Category Archives: Coffee Makers

Crew Review: Krups Moka Brew

Krups Moka BrewEven though Seattle actually isn’t the rainiest city in the country, we have gotten stuck with the moniker. As such, it’s no surprise that we quickly fell in love with the rain shower look and sound of the Krups Moka Brew coffee maker. For those not as fond of rain as we are this might sound weird, but it does actually look pretty cool as coffee drips down from the top of the machine as it brews.

At first glance, you might wonder what exactly the Krups Moka Brew is. Is it a moka pot or a drip coffee maker? Well, the answer is both – or somewhere in between. The Moka brew is similar to brewing with an Italian style stovetop coffee maker, like a Bialetti Moka Express Stovetop Espresso Maker, but the Moka Brew is all-electric so you don’t need to heat it up on the stove. Since the Moka Brew shares traits from both drip and moka pot brew methods, we used a grind that was a little finer than drip but not as fine as espresso. When dosing the machine, we used about one scoop per cup of coffee and have found that it is important to spread the coffee around to make sure you get an even dispersion.

The coffee maker works by heating up the water in the base of the machine, which then forces steam into the frame of the machine, into the coffee and down into the carafe. Besides being easy to use, the Krups Moka Brew is pretty fast. It only takes about eight minutes to brew a full pot of coffee, which makes eight cups. In addition to the quick brewing time, we also liked that the machine didn’t take up much counter space and was even light enough for us to easily move it around. This makes storing the Moka Brew in your cupboard or under your counter an option as well if you don’t want to keep it out on your counter.

To learn more about the machine and see what the brewing process looks like, watch was Kris brews us up a pot of coffee.

Crew Review: Krups Moka Brew

Quick Review: La Cafetiere Lexi Cafetiere – 8 Cups

La Cafetiere LexiIf you love French press coffee as much as we do, why not ex-press this love of yours by using the La Cafetiere Lexi to brew up some tasty java? Not only will this porcelain cafetiere, don’t let the name confuse you – cafetiere is synonymous with French press in Europe, look elegant on your dining room table but it also will keep your coffee warmer longer than glass models since it helps retain heat. However, you will have to pre-warm that carafe in order to get it up to temperature. Another advantage of this French press is that the silicone gasket inside the pot makes for easy brewing, as it provides an excellent seal.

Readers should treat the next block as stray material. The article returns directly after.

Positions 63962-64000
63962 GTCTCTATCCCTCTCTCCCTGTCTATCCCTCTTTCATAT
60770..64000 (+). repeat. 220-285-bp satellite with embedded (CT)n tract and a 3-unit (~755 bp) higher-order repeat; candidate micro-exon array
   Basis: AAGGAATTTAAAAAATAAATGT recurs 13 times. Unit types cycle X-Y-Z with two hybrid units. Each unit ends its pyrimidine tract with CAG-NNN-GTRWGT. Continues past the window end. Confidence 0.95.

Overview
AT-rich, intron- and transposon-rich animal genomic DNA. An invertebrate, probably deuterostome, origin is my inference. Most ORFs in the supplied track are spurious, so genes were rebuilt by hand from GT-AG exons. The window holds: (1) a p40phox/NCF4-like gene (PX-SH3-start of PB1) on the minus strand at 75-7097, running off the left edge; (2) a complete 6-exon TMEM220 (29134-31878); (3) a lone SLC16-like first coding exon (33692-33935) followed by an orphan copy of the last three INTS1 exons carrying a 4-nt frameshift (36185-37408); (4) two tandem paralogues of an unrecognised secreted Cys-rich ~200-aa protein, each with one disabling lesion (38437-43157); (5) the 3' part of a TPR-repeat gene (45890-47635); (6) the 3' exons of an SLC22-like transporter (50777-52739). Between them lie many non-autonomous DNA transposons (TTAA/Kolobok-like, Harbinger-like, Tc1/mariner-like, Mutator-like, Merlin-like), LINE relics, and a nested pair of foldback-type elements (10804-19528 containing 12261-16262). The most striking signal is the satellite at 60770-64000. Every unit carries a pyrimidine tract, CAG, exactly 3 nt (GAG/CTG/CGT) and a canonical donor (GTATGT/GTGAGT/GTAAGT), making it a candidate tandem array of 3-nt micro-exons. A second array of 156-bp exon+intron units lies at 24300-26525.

Making coffee on a French press may sound fancy (and hey, why not exploit the term a little to impress your guests) but it is actual pretty simple to make. First, heat your water to about boiling, we used a Bonavita Variable Temperature Electric Kettle in our example, or 212 degrees Fahrenheit. Then measure coarsely ground coffee into the cafetiere and pour a small amount of water over them. Let the grounds “bloom” for about 20-30 seconds before pouring in the rest of the water. Next, allow the grounds steep in the water for about five minutes, you can brew your coffee for a shorter (four minutes) or longer (six minutes) length of time depending on how strong you like it to be. You can also give the grounds a stir halfway through the steep time if you would like to allow them to mix. After the coffee has steeped, slowing press the plunger down, so finer grounds don’t escape through the sieve. And you’re done, you’ve have successfully made French press coffee!

To see the process in action, watch Miranda as she makes a cup of coffee on the La Cafetiere Lexi. If you want even more tips on brewing with a press pot, check out our snazzy infographic on how to make excellent French press coffee.

Quick Review: La Cafetiere Lexi – 8 Cups

Brew Temperatures on Drip Coffee Makers

drip coffee makersIf you haven’t noticed, we love science! Of course the best part is conducting fun experiments and playing around with toys like the Fluke temperature probe. This time around, we were interested in seeing how some of our drip coffee makers compare when it comes to how consistent and how hot they actually get while brewing.